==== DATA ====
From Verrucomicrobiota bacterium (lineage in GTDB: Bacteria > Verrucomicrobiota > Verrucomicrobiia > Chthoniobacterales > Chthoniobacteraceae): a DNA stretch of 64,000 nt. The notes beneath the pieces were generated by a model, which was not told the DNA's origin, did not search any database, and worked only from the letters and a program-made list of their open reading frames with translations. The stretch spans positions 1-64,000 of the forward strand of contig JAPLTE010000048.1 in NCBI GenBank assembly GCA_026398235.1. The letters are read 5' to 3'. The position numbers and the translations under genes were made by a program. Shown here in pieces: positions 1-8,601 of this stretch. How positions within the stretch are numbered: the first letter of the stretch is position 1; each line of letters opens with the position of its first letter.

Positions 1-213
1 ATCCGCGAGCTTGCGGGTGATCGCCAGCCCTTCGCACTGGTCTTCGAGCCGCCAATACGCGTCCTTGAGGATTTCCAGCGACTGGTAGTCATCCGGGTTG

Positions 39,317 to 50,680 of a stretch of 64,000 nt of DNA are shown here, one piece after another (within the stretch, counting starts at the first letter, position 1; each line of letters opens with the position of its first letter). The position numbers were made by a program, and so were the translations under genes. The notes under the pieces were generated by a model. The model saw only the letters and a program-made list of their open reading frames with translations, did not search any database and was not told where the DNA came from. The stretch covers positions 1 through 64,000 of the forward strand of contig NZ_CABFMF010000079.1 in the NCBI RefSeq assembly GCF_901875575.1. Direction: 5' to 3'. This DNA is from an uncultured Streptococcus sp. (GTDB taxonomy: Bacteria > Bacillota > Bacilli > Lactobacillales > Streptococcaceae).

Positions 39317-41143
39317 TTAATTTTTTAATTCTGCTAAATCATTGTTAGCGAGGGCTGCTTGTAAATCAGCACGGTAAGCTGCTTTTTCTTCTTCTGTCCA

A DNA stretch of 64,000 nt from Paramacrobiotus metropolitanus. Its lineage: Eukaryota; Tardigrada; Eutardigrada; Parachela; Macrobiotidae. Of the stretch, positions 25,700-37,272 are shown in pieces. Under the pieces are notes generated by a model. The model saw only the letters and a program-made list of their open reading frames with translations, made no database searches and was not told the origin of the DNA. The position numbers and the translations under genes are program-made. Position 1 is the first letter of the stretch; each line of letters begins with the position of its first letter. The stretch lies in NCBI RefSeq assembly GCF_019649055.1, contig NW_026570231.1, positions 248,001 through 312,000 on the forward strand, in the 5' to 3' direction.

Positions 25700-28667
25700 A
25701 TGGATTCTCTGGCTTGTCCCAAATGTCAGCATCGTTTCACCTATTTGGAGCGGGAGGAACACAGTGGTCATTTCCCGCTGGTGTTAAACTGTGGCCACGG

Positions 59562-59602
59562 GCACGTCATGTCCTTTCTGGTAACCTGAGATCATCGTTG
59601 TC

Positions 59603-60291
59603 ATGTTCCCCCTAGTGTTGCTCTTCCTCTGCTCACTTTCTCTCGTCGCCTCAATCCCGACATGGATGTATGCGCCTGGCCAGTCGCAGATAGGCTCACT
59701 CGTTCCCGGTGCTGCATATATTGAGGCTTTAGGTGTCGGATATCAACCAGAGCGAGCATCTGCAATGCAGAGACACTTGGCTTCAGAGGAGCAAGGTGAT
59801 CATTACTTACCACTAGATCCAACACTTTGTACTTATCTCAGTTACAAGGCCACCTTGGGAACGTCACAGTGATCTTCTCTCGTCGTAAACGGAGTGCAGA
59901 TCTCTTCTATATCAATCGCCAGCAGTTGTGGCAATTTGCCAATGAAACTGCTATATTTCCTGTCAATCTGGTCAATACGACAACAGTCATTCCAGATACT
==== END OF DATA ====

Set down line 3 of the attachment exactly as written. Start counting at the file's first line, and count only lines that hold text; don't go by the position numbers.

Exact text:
1 ATCCGCGAGCTTGCGGGTGATCGCCAGCCCTTCGCACTGGTCTTCGAGCCGCCAATACGCGTCCTTGAGGATTTCCAGCGACTGGTAGTCATCCGGGTTG